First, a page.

Metro Manila will remain under Alert Level 1 from July 1 to 15, despite the rise of COVID-19 cases, the Palace said Tuesday.
Acting presidential spokesperson Martin Andanar said the Inter-Agency Task Force (IATF) issued the new alert level even after the Department of Health (DOH) predicted that new cases would go up to 4,600 daily in the National Capital Region by mid-July due to increase mobility and declining compliance with minimum public health standards.
Andanar said that the IATF also approved the new alert level classifications elsewhere in the country.
He said the IATF revised the matrices to be used for the Alert Level System, removing the two-week growth rate in determining case-risk classification, and using instead the average daily attack rates and current thresholds.
Under Alert Level 1, travel is allowed without regard to age and comorbidities.
Under Alert Level 2 from July 1 to 15 are:
Cordillera Administrative Region – Benguet and Ifugao
Region IV-A – Quezon Province
Region IV-B – Occidental Mindoro and Palawan
Region V – Camarines Norte, Camarines Sur, and Masbate
Region VI – Antique and Negros Occidental
Region VII – Bohol, Cebu, and Negros Oriental
Region VIII – Leyte, Northern Samar, and Samar (Western Samar)
Region IX – City of Isabela, Zamboanga Del Norte, Zamboanga Del Sur, and Zamboanga Sibugay
Region X – Lanao Del Norte
Region XI – Davao De Oro, Davao Del Norte, Davao Del Sur, and Davao Occidental
Region XII – Cotabato (North Cotabato), General Santos City (Dadiangas), Sarangani, and Sultan Kudarat
Caraga – Dinagat Islands and Surigao Del Norte Bangsamoro Autonomous Region in Muslim Mindanao – Basilan, Lanao Del Sur, Maguindanao, Sulu, and Tawi-Tawi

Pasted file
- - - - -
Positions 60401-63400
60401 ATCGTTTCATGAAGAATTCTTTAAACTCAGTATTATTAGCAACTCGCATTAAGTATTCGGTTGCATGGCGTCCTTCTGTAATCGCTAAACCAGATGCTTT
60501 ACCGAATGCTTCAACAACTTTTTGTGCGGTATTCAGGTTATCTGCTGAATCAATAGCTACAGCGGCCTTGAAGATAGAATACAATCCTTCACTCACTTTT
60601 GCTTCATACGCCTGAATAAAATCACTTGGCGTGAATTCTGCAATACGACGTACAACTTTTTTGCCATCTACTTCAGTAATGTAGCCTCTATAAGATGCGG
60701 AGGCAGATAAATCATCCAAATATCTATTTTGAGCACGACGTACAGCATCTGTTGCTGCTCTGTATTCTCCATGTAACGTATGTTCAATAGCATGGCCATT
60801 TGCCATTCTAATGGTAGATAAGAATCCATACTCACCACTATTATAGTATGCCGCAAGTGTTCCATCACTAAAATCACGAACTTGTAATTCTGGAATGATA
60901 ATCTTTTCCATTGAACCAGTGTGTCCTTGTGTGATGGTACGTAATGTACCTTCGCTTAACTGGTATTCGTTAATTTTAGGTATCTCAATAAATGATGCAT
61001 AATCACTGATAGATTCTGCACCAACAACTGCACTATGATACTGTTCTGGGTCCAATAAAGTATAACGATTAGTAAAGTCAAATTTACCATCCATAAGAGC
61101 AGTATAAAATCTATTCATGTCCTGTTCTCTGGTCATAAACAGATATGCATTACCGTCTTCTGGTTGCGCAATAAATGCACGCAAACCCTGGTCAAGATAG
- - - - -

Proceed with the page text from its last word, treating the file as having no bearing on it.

Health Undersecretary Maria Rosario Vergeire said the country’s observance of public health standards has gone down by 21 percent as COVID-19 infections continue to rise.
Vergeire said, based on new projections, the National Capital Region’s (NCR) COVID-19 cases may go up to as high as 4,600 per day by the middle of July, due to the declining compliance with health protocols and the increased mobility of people.
“Currently, our decline in the compliance with health protocols is at 21 percent. If this happens, we are seeing that by the middle of July, our daily cases in the NCR may increase from 3,800 to 4,600,” she said in Filipino in a radio interview.
The whole country may see the cases escalate up to 5,300 per day during the same period based on the same factors, Vergeire said.
The COVID-19 positivity rate in the NCR climbed to 5.9 percent on June 25 from 3.9 percent on June 18, the independent OCTA Research Group said Monday.
The positivity rate refers to the percentage of people who were found positive for COVID-19 among the total number of individuals tested.
Vergeire said, despite this, severe and critical COVID-19 cases have not yet significantly increased, and the health care utilization in the country, which is below 20 percent, is still manageable.
Based on the Department of Health’s (DOH) Monday report, 391 or 14.9 percent out of the 2,628 intensive care unit (ICU) beds were occupied.
Meanwhile, 4,034 or 18.1 percent of the 22,251 non-ICU COVID-19 beds were in use.
Vergeire said they will be recommending to the Inter-Agency Task Force for the Management of Emerging Infectious Diseases (IATF) a new set of metrics for determining the risk case classification of an area, as some indicators may not already be relevant in the current COVID-19 situation.